including compliance, legal, reputational and operational risks.” Further: “If an institution outsources any part of the collateral valuation function, it should exercise appropriate due diligence in the selection of the third party…The process should include sufficient analysis by the institution to assess whether the third party provider can perform the services.” (To view the Guidelines, visit WorkingRE.com; Sidebar: Interagency Appraisal and Evaluation Guidelines.) “Clearly, the credit union did not do its due diligence under these Guidelines,” Herzfeldt says. “When I asked them to make good on the lost fees from the AMC they vouched for, they basically said ‘tough luck.’ Their position is that the appraisals are already paid for by them and that my contract was with AppraiserLoft, not with them. But our position is that their contract was with AppraiserLoft, which places the responsibility on them. One or both of them are likely in breach of the agreement.” According to Herzfeldt, a number of attorneys agree that there may be a basis for making the lender responsible for the monies lost. “The attorneys say that the contract between the lender and AMC may include specific requirements and protections that either or both parties breached and that since I can demonstrate monetary harm as a result of such breaches, I may have a cause of action. In other words, if the lender had a clear duty to oversee the third party and how it dealt with appraisers, which it did, then I may be able to go after the lender for failing to perform the required oversight, which resulted in my being out $10,000.”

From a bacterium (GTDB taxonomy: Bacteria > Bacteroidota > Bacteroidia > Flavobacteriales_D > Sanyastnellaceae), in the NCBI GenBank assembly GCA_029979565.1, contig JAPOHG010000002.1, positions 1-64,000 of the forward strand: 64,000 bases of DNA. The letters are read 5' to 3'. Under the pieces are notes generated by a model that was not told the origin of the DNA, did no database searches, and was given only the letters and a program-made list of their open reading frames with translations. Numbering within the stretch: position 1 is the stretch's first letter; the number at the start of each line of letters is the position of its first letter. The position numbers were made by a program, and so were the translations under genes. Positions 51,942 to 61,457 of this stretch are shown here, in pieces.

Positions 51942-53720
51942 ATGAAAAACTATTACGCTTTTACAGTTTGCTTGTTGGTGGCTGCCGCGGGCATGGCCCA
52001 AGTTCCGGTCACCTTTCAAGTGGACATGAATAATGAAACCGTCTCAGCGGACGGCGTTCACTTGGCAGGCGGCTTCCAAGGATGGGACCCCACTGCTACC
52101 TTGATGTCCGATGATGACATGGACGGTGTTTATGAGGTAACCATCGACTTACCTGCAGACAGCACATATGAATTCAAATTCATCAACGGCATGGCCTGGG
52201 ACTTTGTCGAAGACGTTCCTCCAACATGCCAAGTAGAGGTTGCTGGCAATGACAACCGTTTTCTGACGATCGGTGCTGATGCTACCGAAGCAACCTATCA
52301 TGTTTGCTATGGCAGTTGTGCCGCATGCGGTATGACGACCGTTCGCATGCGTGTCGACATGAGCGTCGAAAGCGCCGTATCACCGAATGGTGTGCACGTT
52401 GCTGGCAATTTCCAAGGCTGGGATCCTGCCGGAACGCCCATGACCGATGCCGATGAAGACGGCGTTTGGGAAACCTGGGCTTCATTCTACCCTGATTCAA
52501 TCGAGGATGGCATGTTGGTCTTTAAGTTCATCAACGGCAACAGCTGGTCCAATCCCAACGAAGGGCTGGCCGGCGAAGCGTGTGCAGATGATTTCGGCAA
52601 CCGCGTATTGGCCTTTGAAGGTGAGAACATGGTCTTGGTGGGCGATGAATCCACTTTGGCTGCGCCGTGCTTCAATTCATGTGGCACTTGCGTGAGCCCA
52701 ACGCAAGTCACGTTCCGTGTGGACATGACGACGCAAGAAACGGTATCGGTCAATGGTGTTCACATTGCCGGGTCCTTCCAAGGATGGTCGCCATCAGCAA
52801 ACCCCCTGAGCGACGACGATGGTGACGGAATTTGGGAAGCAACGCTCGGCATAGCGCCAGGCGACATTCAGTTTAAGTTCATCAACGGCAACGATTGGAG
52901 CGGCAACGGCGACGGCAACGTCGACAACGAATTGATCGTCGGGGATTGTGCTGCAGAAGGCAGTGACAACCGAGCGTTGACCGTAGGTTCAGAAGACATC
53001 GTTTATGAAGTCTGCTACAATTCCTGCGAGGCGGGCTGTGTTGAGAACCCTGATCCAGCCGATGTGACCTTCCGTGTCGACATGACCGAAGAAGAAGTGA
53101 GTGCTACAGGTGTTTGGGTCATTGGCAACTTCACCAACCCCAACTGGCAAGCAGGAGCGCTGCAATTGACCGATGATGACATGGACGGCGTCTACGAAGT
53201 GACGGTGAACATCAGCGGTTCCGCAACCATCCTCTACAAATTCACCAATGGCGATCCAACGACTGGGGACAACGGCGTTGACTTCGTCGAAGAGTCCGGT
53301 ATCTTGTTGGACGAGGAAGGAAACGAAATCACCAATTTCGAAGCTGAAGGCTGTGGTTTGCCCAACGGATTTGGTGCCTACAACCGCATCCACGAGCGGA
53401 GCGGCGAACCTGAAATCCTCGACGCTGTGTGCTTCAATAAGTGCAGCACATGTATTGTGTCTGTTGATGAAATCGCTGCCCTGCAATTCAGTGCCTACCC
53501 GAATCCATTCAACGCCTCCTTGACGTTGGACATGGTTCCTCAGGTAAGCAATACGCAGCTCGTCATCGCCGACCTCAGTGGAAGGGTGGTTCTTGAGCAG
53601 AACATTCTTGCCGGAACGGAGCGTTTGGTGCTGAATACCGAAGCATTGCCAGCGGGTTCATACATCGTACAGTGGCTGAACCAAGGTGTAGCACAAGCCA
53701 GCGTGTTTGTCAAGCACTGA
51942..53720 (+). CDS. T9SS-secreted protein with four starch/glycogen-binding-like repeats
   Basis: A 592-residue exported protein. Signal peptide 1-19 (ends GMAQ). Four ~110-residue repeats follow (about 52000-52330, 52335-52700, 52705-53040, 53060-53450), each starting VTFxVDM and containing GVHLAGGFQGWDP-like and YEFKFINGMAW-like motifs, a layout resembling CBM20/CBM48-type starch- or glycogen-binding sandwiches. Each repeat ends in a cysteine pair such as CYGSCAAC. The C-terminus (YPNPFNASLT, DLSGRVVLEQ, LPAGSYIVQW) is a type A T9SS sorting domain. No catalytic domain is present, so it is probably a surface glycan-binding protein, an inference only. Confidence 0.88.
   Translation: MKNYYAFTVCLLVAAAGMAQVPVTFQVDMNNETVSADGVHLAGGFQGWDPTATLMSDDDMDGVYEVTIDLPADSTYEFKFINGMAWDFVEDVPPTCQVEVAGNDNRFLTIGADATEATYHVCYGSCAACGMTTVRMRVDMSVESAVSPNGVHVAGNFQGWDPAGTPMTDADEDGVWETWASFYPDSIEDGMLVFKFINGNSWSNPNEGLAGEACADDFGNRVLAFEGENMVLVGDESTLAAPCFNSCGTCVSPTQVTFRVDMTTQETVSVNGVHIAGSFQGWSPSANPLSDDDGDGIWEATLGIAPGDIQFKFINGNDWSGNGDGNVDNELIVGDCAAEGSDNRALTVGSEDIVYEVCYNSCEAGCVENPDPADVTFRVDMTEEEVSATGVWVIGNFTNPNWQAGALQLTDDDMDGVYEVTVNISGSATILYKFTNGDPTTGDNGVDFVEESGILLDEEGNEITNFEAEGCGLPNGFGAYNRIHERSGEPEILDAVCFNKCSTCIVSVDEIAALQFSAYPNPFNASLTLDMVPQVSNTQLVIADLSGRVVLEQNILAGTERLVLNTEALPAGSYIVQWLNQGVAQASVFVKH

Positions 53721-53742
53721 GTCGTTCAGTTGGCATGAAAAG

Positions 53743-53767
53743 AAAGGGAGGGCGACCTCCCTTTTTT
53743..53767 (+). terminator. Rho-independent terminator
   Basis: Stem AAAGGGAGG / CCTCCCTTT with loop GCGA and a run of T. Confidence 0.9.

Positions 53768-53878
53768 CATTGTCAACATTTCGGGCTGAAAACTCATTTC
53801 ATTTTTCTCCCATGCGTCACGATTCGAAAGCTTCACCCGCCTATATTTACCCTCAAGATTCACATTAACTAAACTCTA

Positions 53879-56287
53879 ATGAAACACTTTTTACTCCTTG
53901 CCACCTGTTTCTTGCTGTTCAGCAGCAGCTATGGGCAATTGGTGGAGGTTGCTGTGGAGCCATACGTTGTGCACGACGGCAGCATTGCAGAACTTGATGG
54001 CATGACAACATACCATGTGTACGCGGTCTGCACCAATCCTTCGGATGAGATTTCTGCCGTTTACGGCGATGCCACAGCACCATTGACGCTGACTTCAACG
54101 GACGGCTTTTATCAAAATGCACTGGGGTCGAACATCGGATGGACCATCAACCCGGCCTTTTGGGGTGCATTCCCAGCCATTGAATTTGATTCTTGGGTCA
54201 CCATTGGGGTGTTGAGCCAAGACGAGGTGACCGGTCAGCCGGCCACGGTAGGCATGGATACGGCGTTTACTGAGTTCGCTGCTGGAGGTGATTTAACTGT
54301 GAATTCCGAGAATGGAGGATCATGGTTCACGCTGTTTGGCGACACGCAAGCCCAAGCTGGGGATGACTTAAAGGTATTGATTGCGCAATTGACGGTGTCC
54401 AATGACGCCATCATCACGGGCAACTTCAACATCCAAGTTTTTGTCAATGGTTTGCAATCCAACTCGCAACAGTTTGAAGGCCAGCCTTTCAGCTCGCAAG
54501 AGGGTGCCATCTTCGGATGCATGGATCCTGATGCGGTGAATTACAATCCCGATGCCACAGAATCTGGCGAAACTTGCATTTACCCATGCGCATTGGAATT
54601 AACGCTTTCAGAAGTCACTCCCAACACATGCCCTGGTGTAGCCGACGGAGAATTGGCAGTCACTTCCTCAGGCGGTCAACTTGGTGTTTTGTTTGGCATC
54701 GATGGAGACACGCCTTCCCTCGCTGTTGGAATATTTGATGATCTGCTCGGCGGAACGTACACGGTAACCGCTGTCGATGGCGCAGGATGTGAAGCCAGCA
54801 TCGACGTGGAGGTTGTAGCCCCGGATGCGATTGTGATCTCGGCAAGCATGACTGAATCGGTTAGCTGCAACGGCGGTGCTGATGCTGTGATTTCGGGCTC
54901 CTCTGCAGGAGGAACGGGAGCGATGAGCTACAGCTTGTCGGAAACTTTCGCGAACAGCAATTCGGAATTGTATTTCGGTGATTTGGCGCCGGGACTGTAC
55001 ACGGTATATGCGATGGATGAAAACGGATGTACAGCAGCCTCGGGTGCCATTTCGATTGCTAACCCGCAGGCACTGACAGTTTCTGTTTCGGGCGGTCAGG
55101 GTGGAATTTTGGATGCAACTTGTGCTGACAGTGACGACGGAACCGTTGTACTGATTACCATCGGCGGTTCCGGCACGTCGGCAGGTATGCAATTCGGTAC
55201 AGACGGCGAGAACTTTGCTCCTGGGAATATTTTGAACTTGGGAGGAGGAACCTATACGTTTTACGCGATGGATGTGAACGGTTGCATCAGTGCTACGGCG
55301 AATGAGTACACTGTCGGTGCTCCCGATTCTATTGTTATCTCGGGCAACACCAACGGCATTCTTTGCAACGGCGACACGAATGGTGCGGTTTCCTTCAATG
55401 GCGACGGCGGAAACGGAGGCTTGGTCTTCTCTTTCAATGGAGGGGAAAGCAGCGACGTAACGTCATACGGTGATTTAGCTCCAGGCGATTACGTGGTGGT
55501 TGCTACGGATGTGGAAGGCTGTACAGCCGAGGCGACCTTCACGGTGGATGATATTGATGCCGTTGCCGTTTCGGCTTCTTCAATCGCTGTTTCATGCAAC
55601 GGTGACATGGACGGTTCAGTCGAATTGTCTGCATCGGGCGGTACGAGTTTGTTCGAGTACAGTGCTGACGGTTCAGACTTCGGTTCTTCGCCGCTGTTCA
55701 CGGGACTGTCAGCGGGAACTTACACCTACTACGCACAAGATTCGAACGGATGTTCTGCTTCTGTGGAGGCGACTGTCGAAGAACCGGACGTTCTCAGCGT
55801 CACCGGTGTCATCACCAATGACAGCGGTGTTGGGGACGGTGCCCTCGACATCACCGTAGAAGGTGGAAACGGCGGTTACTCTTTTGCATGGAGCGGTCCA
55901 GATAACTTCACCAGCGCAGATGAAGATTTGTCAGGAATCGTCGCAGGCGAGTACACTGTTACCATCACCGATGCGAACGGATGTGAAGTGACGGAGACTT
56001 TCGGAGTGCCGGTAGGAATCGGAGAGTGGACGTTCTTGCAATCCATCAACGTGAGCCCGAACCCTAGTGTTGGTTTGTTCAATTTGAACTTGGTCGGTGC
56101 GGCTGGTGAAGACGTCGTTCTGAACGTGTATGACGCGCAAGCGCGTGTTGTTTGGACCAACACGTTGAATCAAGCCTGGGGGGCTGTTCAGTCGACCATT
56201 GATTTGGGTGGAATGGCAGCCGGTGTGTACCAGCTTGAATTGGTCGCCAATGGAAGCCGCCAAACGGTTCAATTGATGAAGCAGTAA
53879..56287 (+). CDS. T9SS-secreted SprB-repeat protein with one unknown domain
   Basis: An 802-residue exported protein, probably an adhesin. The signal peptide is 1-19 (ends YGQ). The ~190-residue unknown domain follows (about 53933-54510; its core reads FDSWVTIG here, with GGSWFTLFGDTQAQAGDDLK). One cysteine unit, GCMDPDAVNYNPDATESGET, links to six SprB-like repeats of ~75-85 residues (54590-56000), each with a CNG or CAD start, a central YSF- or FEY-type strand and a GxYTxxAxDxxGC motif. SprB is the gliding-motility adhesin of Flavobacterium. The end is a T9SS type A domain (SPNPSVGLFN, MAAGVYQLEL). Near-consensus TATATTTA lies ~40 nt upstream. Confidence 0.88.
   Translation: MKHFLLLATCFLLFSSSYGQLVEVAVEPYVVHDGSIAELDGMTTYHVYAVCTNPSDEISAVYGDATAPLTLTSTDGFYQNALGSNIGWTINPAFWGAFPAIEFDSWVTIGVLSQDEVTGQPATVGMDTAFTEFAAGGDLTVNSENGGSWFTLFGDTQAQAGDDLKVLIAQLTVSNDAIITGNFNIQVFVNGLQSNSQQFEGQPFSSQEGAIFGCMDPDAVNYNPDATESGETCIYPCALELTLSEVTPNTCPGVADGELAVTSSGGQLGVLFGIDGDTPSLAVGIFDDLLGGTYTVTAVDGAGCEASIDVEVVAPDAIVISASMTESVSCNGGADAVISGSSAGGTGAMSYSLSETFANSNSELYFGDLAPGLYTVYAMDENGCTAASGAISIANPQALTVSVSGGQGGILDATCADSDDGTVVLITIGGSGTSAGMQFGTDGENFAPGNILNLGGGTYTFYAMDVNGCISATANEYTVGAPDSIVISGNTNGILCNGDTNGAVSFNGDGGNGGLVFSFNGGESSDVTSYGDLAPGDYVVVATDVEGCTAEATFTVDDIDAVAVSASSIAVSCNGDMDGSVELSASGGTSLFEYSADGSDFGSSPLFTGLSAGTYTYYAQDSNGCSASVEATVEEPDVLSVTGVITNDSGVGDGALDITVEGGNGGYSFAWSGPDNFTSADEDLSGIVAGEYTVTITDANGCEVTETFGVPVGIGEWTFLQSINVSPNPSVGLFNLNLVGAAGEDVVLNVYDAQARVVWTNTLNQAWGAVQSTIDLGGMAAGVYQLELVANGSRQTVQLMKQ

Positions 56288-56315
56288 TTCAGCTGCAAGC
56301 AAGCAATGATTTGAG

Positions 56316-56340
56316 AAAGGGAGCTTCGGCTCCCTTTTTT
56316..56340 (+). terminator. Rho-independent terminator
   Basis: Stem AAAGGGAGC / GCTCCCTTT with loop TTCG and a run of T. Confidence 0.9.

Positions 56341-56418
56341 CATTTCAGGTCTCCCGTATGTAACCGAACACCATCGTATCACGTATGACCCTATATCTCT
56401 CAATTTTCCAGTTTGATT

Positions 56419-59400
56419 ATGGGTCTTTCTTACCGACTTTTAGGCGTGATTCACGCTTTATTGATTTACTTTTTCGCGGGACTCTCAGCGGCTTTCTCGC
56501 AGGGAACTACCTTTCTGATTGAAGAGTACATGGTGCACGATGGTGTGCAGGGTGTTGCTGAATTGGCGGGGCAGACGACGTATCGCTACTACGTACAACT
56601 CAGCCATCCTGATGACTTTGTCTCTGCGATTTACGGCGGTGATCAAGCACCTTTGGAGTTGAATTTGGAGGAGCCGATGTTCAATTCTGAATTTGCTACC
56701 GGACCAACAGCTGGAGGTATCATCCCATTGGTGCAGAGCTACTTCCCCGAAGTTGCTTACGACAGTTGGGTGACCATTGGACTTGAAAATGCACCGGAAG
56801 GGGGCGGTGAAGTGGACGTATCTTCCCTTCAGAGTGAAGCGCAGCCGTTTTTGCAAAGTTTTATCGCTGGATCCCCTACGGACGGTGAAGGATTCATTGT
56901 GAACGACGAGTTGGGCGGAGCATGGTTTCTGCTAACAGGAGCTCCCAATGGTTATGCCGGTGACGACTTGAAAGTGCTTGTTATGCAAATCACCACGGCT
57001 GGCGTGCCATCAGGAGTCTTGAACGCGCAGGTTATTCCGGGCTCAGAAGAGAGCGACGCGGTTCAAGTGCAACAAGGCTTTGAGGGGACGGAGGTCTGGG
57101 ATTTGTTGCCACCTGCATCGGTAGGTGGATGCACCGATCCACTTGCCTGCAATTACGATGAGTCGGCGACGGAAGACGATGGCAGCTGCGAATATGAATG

Protection Bureau now in charge of oversight, there is a fresh and more independent set of eyes to review and revisit issues of appraiser independence, transparency, customary and reasonable fees, and the impact on consumers. Herzfeldt sees the failure of AppraiserLoft from the perspective of an independent fee appraiser. “Appraisers can’t worry about getting paid and be independent,” he says. “The protections need to be enforced; otherwise, appraisers have no recourse. I can and have gone to state authorities over local lenders who wouldn’t pay and have gotten satisfaction. But in this case, I can’t go to California (where AppraiserLoft was located) to collect from them, and they know that.” Besides the money he’s out, Herzfeldt says he is worried that this is part of a larger trend. “This (local) credit union was one of our best clients,” he said. “Historically, credit unions have provided the best services to their members and they have respected the professional relationship between lender/ appraiser. I hope this is not a dark sign of things to come.”
Herzfeldt has been contacted by numerous appraisers on this issue and directed their concerns, along with his own, to state and federal regulators, Congress, his state Attorney General and the media. “I suggest all appraisers do the same. The light of day may make the difference,” he said. “Many small, independent appraisers have been harmed. All have been damaged by the actions of this lender and the AMC. We have been patient waiting for the lender to do the right thing. We hope they will.” Contact firstname.lastname@example.org if you have been harmed in Colorado. WRE ___________________________________________ *See the OREP/Working RE AMC Rater blog at Appraisertalkback.com, for the low-down on working with various AMCs, including AppraiserLoft.